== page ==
Why Sometimes You Need to Fire Your Customers

What It’s Costing You to Serve Everyone as if There’s No Limit

If you’ve ever worked in retail—and even if you haven’t—you’ve probably heard the phrase, “the customer is always right.” But just because you’ve heard it doesn’t make it true.

My daughter Megan enjoys the BBC show, Mr. Selfridge, about pioneering retailer Jeremy Selfridge. Supposedly, he was one of the people to popularize the phrase that still rings in our ears all these years later in just about every sphere of business.

No, the Customer Is Not Always Right

I understand where this idea comes from. And I’m on record saying customer service is one of the most important forms of marketing today. But we all know we can overspend a marketing budget, right?

Saying the customer is always right is even worse. It’s like saying there is no budget. You don’t need me to tell you how that can play out. There are limits to customer service.

[periscope]I’ll be discussing “Why Sometimes You Need to Fire Your Customers” today at 2:15 p.m. CDT on #VirtualMentor.[/periscope]

I’m remembering one customer in particular I had to fire a few years ago. Despite a heroic effort on the part of my team, we didn’t feel as though we could make him happy. So, we made a refund and said goodbye. And the truth is that a lot of businesses could find relief in doing the same thing.

What Pleasing Everyone Is Costing You

In my experience, there are three very good reasons you sometimes must fire your customers:

  1. They drain you and your team. Eventually serving customers costs your team more than they signed up for—maybe even more than you signed up for. Counterintuitive as it might seem, for a business to succeed it’s essential to prioritize not your customers, but your team.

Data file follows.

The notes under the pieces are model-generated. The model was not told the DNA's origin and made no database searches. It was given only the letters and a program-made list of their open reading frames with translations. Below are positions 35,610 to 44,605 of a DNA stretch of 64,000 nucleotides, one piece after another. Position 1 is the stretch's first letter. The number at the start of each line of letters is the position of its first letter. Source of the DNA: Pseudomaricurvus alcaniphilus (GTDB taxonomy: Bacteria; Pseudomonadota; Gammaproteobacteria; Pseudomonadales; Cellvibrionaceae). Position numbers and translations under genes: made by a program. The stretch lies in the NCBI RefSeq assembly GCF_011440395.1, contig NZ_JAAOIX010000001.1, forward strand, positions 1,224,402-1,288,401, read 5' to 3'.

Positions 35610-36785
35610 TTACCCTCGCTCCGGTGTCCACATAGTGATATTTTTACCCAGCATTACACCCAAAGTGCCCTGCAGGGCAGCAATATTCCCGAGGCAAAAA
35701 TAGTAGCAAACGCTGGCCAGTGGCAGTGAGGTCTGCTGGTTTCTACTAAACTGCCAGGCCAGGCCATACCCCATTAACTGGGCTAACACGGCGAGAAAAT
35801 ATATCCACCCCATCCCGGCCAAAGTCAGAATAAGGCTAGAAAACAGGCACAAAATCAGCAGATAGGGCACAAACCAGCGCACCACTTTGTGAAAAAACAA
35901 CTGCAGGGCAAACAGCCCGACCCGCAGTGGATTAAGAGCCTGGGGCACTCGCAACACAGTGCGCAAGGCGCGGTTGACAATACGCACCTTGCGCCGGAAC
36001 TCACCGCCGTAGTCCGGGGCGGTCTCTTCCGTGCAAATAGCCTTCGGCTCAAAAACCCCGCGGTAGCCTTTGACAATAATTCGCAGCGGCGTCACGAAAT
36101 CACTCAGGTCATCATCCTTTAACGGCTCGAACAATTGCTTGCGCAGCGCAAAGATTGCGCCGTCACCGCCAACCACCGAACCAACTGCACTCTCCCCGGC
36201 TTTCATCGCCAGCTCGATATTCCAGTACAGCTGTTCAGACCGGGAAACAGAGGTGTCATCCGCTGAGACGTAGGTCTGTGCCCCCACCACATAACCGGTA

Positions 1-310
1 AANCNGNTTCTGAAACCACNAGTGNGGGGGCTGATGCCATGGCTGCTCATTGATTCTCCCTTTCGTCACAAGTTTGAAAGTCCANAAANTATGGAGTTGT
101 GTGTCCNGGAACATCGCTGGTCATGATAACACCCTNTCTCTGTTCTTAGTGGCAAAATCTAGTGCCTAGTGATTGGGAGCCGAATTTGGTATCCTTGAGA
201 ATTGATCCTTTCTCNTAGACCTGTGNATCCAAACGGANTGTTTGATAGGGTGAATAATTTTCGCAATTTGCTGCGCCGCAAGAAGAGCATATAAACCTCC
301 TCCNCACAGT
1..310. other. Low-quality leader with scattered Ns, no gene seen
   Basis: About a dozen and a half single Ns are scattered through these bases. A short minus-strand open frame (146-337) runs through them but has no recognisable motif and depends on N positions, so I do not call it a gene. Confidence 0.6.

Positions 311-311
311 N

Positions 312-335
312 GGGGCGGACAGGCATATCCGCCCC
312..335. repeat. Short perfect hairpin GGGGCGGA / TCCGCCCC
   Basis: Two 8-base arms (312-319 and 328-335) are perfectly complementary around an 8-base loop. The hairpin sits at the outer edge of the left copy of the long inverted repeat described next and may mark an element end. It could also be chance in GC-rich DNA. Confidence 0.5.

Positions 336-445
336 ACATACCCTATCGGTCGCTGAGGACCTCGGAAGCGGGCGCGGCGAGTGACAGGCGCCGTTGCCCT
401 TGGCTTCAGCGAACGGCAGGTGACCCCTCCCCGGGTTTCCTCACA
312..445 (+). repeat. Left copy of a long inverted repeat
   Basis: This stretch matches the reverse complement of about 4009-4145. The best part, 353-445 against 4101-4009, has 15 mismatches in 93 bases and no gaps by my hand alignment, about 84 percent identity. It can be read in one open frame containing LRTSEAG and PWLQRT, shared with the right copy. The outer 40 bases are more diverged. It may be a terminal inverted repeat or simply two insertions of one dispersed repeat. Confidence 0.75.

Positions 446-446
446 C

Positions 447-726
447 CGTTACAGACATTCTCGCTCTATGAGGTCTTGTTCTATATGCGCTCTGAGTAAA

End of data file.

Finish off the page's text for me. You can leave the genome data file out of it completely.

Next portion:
When we get that backwards, we overburden our people with customer demands and create burnout and turnover. Suddenly, you’re hemorrhaging talent and your business suffers. Bad deal.

  2. They keep you from serving the rest of your customers. The next reason is just a question of bandwidth. When certain customers keep returning not to purchase, but to remedy this or that perceived problem you have less resources to serve the rest of your customers.

    Here’s a little insight about human nature, and feel free to pass this one around: Some people can’t be helped. You know them when they show up. Everything is a problem. Nothing is right. Satisfaction is a foreign country. Don’t fail the rest of your customers by getting bogged down with this one. Cut your losses and move on.

  3. They make you hate going to work. The older I get, the more this matters to me. It’s a big deal to everyone I work with. We love our work. We love getting to create and help people. The last thing we want is for someone to come suck the joy out of it for us.

    If you’ve served someone like this, you know the drill. You start groaning when you see their phone number, their email, their face. It’s like a little part of you dies every time they contact you. Life is too short for that. Good customer service is not synonymous with masochism.

Let’s Be Clear

Now, just to make sure everybody is tracking with me, here’s what I’m not saying. I’m not saying that you can be bad to your customers. I am not saying that it is wise to disappoint your customers. I am not saying that it is prudent to treat customer relations as if it doesn’t matter.

What I am saying is this. You can’t please everyone. And when you can’t please someone, you have to do the math. Are they making it difficult on your business, your team, or the rest of your customers?

If that’s happening, I say it’s time to cut the cord and find another customer.

What’s your worst customer service story?

Disclosure of Material Connection: Some of the links in the post above are “affiliate links.” This means if you click on the link and purchase the item, we will receive an affiliate commission. Regardless, we only recommend products or services we use and believe will add value to our readers. We are disclosing this in accordance with the Federal Trade Commission’s 16 CFR, Part 255: “Guides Concerning the Use of Endorsements and Testimonials in Advertising.

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